FACTIONALISM in Zanu PF took centre stage during the Copac All-Stakeholders’ Conference this week with rivals, who are reportedly battling to succeed President Robert Mugabe, clashing on the “running mate clause”.Report by Everson Mushava
One faction believes it was crafted to give Vice-President Joice Mujuru an edge over Defence minister Emmerson Mnangagwa, widely believed to be eyeing the presidency as well.
Mujuru’s critics believe the clause was “sneaked” into the draft constitution by the party’s Copac co-chairperson Munyaradzi Paul Mangwana to give her an upper hand in the succession battle.
Intense infighting, sources said, disrupted the flow of Zanu PF positions in different thematic committees due to the succession agenda.
A source (name supplied) who was part of the proceedings told NewsDay the Copac process was being used to settle the party’s succession issue.
One war veteran openly clashed with a senior female Zanu PF official at the conference.
“The war veteran (name supplied) told her (name supplied) that the draft constitution had been made to settle the succession debate in favour of Mujuru, not to articulate the party’s founding values and principals,” said the source.
The source added that the divisions brought by the Copac process was one of the reasons why Mugabe decided to have the final say as Zanu PF principal on contentious issues in the Copac draft.
Mugabe on Monday declared that the destiny of the process lied with him and other principals in the GPA. Zanu PF also opposed a number of electoral reforms captured in the Electoral Amendment Act in a bid to regain their party’s upper hand they alleged had been emasculated by some clauses in the Act.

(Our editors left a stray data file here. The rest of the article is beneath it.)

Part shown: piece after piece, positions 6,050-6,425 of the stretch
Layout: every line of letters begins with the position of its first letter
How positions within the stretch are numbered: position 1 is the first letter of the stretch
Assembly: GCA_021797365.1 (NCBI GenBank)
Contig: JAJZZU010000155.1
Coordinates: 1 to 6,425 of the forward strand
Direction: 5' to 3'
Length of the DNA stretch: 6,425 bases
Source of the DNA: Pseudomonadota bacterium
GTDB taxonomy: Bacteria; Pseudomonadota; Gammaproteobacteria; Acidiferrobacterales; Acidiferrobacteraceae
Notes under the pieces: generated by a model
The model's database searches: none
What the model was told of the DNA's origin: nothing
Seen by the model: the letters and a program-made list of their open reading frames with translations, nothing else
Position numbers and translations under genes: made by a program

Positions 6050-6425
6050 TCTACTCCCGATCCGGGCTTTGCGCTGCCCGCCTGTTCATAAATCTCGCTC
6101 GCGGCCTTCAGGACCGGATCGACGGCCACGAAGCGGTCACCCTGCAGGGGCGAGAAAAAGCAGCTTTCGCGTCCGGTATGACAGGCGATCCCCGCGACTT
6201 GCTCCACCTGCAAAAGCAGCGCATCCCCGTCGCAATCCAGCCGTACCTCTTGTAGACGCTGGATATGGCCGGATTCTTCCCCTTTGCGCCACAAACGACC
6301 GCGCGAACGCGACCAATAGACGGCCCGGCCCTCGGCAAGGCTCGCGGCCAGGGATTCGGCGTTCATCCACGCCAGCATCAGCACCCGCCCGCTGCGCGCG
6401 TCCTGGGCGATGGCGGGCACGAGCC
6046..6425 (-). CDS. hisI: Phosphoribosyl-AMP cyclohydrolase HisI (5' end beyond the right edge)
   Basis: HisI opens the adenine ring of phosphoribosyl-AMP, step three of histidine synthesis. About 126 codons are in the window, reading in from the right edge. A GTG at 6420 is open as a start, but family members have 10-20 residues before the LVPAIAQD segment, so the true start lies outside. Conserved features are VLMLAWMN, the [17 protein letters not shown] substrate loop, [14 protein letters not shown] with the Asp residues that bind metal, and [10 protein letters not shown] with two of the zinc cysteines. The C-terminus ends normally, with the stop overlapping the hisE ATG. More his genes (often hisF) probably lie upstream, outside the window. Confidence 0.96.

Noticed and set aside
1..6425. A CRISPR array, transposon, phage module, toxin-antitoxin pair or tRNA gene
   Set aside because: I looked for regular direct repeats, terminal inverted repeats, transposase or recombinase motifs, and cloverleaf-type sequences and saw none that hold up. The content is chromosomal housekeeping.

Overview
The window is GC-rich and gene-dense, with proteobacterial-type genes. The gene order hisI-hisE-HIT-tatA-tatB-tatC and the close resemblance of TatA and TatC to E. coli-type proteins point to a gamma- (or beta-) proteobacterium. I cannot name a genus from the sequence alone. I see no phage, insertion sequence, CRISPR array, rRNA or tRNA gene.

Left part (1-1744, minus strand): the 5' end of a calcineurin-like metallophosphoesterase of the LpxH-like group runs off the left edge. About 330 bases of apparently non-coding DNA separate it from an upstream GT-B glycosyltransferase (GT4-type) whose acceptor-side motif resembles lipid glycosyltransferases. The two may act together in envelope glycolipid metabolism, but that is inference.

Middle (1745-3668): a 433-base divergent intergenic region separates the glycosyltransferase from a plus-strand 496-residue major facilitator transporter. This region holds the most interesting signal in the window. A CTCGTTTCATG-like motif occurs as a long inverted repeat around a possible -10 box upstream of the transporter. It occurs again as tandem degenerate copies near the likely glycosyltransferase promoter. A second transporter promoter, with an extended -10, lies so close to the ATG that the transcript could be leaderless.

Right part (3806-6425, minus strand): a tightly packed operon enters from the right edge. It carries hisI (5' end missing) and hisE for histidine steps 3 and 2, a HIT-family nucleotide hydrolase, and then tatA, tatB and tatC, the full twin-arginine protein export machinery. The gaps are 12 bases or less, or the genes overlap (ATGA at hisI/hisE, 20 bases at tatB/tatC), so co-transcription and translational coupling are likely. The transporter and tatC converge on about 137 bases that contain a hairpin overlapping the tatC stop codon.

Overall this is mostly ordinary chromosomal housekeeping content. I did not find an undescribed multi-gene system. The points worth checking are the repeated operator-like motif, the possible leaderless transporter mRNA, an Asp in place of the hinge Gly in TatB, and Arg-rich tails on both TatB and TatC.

Among the issues they opposed were the announcement of the election results within five days, preferring the clause to read “as soon as possible”.
Zanu PF was also uncomfortable with the setting up of an electoral court to curb violence, the mechanism put in place to avoid rigging, among other critical issues. Impeccable sources from all the parties who attended the conference said in the thematic committee meetings, Zanu PF delegates seemed uncomfortable with the provisions of the Electoral Amendment Act.
NewsDay is also reliably informed party delegates reviewing a chapter on elections were opposed to a provision giving “fair access” to public media by all political parties, arguing that the provision gave the opposition parties an unfair advantage when it comes to the private media, which the former sole ruling party alleges to be pro-MDC parties.
The sources said Zanu PF delegates wanted to maintain firm control of the public media.